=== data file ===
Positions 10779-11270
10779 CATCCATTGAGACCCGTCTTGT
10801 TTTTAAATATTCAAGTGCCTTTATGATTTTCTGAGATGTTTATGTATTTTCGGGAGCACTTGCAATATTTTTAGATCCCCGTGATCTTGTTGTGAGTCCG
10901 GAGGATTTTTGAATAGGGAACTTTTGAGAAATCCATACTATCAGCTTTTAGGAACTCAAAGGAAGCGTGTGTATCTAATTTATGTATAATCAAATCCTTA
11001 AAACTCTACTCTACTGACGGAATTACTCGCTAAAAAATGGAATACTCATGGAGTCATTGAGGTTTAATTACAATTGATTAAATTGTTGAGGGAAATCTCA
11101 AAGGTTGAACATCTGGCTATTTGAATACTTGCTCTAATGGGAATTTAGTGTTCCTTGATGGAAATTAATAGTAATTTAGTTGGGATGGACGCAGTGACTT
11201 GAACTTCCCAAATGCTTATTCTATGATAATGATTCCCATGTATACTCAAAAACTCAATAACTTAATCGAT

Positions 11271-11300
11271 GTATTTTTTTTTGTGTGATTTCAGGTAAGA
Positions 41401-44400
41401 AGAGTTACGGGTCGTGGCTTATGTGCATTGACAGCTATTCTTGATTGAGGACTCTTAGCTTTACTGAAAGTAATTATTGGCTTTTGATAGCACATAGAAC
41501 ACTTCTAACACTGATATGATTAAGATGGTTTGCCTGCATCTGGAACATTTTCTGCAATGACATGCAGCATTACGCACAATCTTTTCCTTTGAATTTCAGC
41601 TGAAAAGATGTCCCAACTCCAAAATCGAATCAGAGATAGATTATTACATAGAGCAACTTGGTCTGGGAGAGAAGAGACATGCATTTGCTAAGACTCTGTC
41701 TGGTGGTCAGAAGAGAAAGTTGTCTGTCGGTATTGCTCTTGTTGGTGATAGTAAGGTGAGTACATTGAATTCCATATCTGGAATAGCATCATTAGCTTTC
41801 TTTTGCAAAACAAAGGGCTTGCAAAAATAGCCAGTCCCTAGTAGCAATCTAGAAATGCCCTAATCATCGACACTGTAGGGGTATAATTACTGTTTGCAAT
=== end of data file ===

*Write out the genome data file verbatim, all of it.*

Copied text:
Positions 10779-11270
10779 CATCCATTGAGACCCGTCTTGT
10801 TTTTAAATATTCAAGTGCCTTTATGATTTTCTGAGATGTTTATGTATTTTCGGGAGCACTTGCAATATTTTTAGATCCCCGTGATCTTGTTGTGAGTCCG
10901 GAGGATTTTTGAATAGGGAACTTTTGAGAAATCCATACTATCAGCTTTTAGGAACTCAAAGGAAGCGTGTGTATCTAATTTATGTATAATCAAATCCTTA
11001 AAACTCTACTCTACTGACGGAATTACTCGCTAAAAAATGGAATACTCATGGAGTCATTGAGGTTTAATTACAATTGATTAAATTGTTGAGGGAAATCTCA
11101 AAGGTTGAACATCTGGCTATTTGAATACTTGCTCTAATGGGAATTTAGTGTTCCTTGATGGAAATTAATAGTAATTTAGTTGGGATGGACGCAGTGACTT
11201 GAACTTCCCAAATGCTTATTCTATGATAATGATTCCCATGTATACTCAAAAACTCAATAACTTAATCGAT

Positions 11271-11300
11271 GTATTTTTTTTTGTGTGATTTCAGGTAAGA
Positions 41401-44400
41401 AGAGTTACGGGTCGTGGCTTATGTGCATTGACAGCTATTCTTGATTGAGGACTCTTAGCTTTACTGAAAGTAATTATTGGCTTTTGATAGCACATAGAAC
41501 ACTTCTAACACTGATATGATTAAGATGGTTTGCCTGCATCTGGAACATTTTCTGCAATGACATGCAGCATTACGCACAATCTTTTCCTTTGAATTTCAGC
41601 TGAAAAGATGTCCCAACTCCAAAATCGAATCAGAGATAGATTATTACATAGAGCAACTTGGTCTGGGAGAGAAGAGACATGCATTTGCTAAGACTCTGTC
41701 TGGTGGTCAGAAGAGAAAGTTGTCTGTCGGTATTGCTCTTGTTGGTGATAGTAAGGTGAGTACATTGAATTCCATATCTGGAATAGCATCATTAGCTTTC
41801 TTTTGCAAAACAAAGGGCTTGCAAAAATAGCCAGTCCCTAGTAGCAATCTAGAAATGCCCTAATCATCGACACTGTAGGGGTATAATTACTGTTTGCAAT